Confessions of a Neighbor with a Lot to Learn

by Jenn Hale

April 17, 2019


The other day I counted and realized I’ve lived in seven different neighborhoods as an adult. I remember each time, moving into a new neighborhood and hoping to do better at being a neighbor. It wasn’t that I’d been a bad neighbor. It’s just that there were too many excuses and not enough time, and somehow I never seemed to meet all the “neighboring goals” I set for myself.

But this last move was different. It was the middle of December 2016 and I was going through one of the hardest seasons of my life. To say I was not looking forward to moving my kids and myself into a new house in the middle of December was a grand understatement. Still, I was looking forward to a new start in this new-to-me neighborhood that just might be a place for me to heal and grow.

The week of the move I found myself gearing up to meet my neighbors and trying to find it within my heart and my schedule to be neighborly. I decided I was going to give myself some time, maybe a week or so, to get moved in and comfortable, and then Operation Meet The Neighbors would commence. But little did I know, God had something entirely different in store.

The two days of moving were chaotic and exhausting, and I could not have been more thankful for the friends and family who helped us. But the thing that was really remarkable was the steady stream of neighbors coming over to introduce themselves—some bringing small gifts of cookies or poinsettias as well as their names and phone numbers written down for us. They asked what brought us into a new neighborhood and when I gave them the brief and buttoned up version of my story, they listened and asked follow-up questions with compassion.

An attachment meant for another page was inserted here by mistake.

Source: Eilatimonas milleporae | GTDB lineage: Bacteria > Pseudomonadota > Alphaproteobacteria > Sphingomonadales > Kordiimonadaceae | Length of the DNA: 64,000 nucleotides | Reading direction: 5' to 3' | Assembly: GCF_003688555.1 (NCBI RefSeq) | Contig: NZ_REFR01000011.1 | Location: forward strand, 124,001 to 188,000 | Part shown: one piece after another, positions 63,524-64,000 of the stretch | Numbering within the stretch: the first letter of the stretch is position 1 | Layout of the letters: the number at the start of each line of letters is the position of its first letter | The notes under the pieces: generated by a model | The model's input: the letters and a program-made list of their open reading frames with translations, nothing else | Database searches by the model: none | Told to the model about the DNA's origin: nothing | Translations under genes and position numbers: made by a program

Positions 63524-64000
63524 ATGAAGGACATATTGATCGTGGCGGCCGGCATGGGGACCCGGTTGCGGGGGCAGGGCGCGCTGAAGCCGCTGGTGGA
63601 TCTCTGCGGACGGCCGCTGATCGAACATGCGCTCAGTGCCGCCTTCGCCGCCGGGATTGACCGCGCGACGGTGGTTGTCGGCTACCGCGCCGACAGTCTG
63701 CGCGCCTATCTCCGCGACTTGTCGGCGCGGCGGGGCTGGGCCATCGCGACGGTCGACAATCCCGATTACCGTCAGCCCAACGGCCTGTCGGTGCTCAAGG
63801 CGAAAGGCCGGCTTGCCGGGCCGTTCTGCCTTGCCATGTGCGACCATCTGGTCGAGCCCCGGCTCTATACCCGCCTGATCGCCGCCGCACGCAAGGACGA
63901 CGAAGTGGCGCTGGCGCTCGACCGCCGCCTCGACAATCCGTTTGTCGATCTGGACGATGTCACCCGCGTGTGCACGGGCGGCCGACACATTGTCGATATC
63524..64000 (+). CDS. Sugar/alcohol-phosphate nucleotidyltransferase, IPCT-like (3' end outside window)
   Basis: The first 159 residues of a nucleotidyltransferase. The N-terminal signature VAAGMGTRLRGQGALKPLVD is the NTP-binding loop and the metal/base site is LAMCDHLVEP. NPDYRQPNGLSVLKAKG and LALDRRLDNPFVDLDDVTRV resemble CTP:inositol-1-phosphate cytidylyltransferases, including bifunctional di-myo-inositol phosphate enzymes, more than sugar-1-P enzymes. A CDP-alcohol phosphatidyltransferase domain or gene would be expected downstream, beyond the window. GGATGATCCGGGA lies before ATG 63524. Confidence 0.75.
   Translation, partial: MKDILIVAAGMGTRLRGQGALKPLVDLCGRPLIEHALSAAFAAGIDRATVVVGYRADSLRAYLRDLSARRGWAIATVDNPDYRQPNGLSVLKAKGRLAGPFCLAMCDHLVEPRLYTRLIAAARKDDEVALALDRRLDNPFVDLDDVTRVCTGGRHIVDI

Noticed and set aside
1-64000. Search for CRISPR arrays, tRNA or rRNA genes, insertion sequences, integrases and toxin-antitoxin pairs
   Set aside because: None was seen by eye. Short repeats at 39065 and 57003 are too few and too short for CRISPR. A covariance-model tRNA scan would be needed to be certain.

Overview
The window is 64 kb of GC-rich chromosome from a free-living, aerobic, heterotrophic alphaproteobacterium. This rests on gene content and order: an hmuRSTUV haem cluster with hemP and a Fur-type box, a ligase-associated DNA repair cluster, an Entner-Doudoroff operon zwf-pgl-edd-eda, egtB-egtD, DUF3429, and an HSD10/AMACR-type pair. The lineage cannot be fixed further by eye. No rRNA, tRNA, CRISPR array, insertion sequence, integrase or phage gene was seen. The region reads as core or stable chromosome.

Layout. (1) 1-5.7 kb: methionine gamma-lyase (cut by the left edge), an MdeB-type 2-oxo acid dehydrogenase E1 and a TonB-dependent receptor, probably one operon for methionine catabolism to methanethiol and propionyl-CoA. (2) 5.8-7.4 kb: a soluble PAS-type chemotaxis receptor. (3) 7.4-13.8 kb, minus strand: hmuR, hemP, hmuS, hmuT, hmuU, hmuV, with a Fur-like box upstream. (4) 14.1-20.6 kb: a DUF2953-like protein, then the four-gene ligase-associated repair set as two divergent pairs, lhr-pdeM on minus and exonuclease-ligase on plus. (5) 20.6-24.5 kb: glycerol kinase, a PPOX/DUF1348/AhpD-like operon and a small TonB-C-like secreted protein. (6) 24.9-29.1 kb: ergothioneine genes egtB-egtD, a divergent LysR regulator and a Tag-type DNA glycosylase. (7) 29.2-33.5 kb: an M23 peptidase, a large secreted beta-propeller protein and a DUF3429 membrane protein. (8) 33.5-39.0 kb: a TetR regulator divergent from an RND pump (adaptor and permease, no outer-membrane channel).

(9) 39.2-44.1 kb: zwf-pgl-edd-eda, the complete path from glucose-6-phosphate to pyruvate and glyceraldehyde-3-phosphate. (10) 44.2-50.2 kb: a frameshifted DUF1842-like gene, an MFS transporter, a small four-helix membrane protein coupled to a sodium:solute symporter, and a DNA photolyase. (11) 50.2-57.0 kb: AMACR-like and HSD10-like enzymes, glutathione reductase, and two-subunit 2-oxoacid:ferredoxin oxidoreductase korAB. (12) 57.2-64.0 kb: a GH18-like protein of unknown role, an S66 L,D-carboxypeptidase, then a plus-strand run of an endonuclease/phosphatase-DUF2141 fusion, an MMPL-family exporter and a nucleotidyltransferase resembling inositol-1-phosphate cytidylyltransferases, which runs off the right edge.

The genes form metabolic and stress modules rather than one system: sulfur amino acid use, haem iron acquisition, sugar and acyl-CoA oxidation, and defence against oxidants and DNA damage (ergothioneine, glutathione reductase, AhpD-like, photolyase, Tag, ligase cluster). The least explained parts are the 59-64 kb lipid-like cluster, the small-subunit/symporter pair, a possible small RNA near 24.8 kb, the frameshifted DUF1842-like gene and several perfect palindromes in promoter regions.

God had surprised me by loving me in a way I didn’t even know I needed at the time. Instead of allowing me to muster up the strength to figure out how to reach out to my neighbors during a time of heartache for me, He instead surrounded my kids and me with neighbors who let us know they were there for us and were thankful we were now a part of them.

One of the other surprising and delightful parts of this was the diversity that God surrounded us with. The next-door neighbors were self proclaimed “bad Catholics.” In future conversations, I would learn this meant they were brought up Catholic but didn’t practice anymore because they’d been hurt and disappointed by the church. Besides, they liked to have martini parties, and in their eyes “good Catholics” would never do that.

The other next-door neighbors were a Mormon family with five boys and a baby on the way. They apologized in advance for the noise level but immediately invited my kids over to play. I didn’t know it then, but some of my kid’s favorite neighborhood memories were going to be made at the “Elf Spaghetti Parties” this family would throw. (If you haven’t seen the movie Elf and are not familiar with “Elf spaghetti” and what goes on top of it, imagine spaghetti with maple syrup, crumbled pop-tarts, candy corn and other candy toppings—a child’s dream meal for sure!) But I digress . . .